THERE ARE different perspectives on courageous moves that PM Modi is taking in his second term of the government. The way the Modi government is resolving some of the most complex and historical issues of India, one after the other, while maintaining an environment of social cohesion, is unique in itself. Whether it is the issue of Triple talaq (Islamic divorce), the decision on the abrogation of Article 370 from Jammu and Kashmir, or the efforts toward resolving the Ayodhya issue through a fast-track judicial process, the confidence behind all these moves reflects that the inherent spirit of “unity in diversity” is becoming stronger in India.
In his previous term, Modi worked on the principle of “sabka sath, sabka vikas” (collective efforts, inclusive growth) and its results were remarkably reflected in his 2019 elections victory, but still, Modi did not stop there. Now from the second term, he added one more phrase into it called “sabka vishwas” (everyone’s trust) and now it is a source of inspiration for every function of the government.
A country of 1.3 billion people cannot agree on all or a single point, this is not possible in any country. But there always exist some common aspirations of the people, and when these aspirations become the base of government’s goals and when everyone in the country, irrespective of his religion, caste or creed can see that his or her aspirations have a space in the larger vision of the nation, this generates an unmatched sense of unity, and then the diversity does not become an obstacle to the progress, instead, it becomes the biggest strength.
Some of the landmark achievements of the previous term of the Modi government, like implementing the world’s biggest sanitation coverage drive by building 110 million toilets, running the world’s biggest healthcare scheme, which provides an annual free health cover of Rs. 500,000 to the 500 million people, the opening of more than 370 million bank accounts for the poor, electrifying even the remotest corners of the country, all these moves have made the sense of national unity more strong and its results are quite visible.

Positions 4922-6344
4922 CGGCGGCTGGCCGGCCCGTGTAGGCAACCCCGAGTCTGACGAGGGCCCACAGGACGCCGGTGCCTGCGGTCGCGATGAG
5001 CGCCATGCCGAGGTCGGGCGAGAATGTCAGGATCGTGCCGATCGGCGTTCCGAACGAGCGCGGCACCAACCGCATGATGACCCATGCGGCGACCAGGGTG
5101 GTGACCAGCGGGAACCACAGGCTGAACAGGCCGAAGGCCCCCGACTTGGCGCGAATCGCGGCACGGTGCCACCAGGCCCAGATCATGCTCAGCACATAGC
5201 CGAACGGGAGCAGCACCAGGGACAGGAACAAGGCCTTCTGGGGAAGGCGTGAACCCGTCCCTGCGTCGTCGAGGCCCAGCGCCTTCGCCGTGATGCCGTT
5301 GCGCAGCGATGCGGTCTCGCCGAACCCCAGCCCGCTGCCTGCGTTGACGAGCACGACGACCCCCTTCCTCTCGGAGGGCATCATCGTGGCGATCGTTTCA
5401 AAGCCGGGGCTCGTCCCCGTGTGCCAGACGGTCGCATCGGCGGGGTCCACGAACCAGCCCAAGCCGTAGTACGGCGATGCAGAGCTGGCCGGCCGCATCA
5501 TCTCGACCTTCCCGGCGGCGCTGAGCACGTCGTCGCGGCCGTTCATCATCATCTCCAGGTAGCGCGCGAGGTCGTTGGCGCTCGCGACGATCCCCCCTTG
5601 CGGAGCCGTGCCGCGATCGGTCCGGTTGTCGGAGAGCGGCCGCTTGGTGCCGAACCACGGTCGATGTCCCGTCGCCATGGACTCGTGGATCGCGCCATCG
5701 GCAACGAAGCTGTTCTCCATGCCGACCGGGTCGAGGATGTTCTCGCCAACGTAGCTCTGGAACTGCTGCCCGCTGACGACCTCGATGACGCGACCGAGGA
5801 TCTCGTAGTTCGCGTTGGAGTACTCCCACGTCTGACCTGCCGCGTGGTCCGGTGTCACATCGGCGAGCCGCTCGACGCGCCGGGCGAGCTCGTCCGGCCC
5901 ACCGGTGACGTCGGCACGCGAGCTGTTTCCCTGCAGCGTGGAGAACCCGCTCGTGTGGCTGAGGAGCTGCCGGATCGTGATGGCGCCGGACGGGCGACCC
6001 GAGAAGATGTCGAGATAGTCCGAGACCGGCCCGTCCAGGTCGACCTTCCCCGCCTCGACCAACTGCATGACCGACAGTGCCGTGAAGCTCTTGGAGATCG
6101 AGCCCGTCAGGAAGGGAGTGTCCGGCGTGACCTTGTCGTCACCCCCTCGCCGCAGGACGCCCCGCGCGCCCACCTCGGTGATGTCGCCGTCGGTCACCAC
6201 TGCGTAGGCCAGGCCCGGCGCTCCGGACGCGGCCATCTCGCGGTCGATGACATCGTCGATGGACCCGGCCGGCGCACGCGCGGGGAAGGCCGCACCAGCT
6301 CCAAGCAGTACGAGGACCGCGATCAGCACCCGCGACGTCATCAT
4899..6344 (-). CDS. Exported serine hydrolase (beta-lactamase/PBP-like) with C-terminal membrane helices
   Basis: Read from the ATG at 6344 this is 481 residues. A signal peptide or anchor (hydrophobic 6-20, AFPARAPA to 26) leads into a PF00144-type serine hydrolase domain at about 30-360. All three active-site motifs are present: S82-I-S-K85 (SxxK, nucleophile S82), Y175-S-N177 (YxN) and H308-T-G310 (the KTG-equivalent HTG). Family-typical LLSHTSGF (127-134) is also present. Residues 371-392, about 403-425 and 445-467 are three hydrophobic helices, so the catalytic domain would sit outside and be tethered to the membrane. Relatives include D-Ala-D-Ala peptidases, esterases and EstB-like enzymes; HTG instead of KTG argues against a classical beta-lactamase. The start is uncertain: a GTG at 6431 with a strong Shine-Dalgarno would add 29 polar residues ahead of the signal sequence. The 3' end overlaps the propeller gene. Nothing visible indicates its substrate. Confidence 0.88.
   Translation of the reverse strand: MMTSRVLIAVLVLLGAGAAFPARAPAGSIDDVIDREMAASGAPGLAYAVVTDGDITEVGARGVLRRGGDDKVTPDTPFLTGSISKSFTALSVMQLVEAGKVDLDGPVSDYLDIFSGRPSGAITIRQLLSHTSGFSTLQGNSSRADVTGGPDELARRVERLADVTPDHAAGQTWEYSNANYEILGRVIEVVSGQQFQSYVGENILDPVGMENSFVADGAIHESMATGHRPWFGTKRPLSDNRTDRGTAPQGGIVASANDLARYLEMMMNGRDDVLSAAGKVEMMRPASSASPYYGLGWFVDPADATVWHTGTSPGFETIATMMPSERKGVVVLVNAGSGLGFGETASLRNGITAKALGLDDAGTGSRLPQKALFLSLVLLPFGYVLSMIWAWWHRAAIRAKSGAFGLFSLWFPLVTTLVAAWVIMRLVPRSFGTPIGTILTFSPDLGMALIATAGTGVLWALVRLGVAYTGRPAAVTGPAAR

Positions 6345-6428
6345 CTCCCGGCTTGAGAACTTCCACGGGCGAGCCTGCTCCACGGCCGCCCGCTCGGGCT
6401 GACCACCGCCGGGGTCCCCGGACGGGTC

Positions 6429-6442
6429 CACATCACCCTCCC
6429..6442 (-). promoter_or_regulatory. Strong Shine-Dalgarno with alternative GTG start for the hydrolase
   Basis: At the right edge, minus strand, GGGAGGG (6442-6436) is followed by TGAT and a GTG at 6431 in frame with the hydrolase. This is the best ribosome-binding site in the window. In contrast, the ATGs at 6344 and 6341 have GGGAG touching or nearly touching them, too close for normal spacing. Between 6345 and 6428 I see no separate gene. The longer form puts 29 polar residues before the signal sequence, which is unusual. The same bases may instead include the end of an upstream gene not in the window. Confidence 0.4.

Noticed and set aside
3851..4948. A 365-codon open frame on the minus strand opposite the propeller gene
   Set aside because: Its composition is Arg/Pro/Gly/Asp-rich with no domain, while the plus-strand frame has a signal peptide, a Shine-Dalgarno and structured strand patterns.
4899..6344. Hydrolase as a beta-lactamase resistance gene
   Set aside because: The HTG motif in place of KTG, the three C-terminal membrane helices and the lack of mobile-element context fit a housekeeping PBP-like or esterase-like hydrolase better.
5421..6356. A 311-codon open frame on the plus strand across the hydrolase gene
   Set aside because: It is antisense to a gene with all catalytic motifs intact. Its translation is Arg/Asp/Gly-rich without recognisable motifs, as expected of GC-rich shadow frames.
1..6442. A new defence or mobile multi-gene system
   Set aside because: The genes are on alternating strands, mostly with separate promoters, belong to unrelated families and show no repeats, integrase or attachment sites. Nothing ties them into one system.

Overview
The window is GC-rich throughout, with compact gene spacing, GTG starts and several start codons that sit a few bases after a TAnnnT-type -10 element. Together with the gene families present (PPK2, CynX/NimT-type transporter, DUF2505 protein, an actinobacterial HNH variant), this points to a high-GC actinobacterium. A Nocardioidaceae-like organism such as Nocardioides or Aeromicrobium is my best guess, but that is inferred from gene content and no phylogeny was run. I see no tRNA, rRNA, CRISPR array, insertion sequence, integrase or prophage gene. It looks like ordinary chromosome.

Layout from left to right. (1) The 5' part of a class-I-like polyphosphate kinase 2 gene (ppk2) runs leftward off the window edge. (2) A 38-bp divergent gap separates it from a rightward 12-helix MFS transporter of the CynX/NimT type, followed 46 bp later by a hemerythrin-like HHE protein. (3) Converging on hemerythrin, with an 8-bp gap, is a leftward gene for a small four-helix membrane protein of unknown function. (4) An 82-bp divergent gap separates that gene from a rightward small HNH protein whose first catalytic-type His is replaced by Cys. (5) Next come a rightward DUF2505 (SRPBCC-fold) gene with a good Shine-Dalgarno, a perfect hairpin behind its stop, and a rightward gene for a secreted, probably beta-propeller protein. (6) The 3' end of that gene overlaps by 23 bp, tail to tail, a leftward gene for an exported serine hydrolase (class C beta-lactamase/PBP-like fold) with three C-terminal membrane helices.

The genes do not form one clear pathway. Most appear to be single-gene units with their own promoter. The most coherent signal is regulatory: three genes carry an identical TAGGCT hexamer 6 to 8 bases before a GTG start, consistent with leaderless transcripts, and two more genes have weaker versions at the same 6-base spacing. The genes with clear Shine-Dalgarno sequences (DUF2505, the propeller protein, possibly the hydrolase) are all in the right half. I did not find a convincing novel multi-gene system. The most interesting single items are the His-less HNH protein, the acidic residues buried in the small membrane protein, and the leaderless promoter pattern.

India, which constitutes one-sixth of humanity, believes in celebrating its vibrant diversity as part of the way of life, such celebrations are not easily seen anywhere in the world. Indian culture sees divinity in every being and there is a sense of unity for the entire creation. A common error which some Western thinkers do in understanding the happenings of the Indian society, is that they view everything from pure political or economic lenses, but to understand the soul of India, one needs to see it from the cultural perspective.
India is practicing the idea of “unity in diversity” for centuries because it is one of the key characteristics of Hindu philosophy. India has a unique philosophical flexibility that allows other traditions and culture to become a part of it without leaving their original identity. In an article series on “Jews of India,” the Jewish historian Raphael Meyer has rightly noted that “Perhaps the most unique aspect of the Indian Jewish experience is the complete absence of discrimination by a host majority. The secret of India’s tolerance is the Hindu belief which confers legitimacy on a wide diversity of cultural and religious groups.”
The writer promotes advanced technologies, start-up ecosystems and the Indian government’s business and technology-related initiatives like Digital India, Make in India, Smart Cities, Startup India, etc.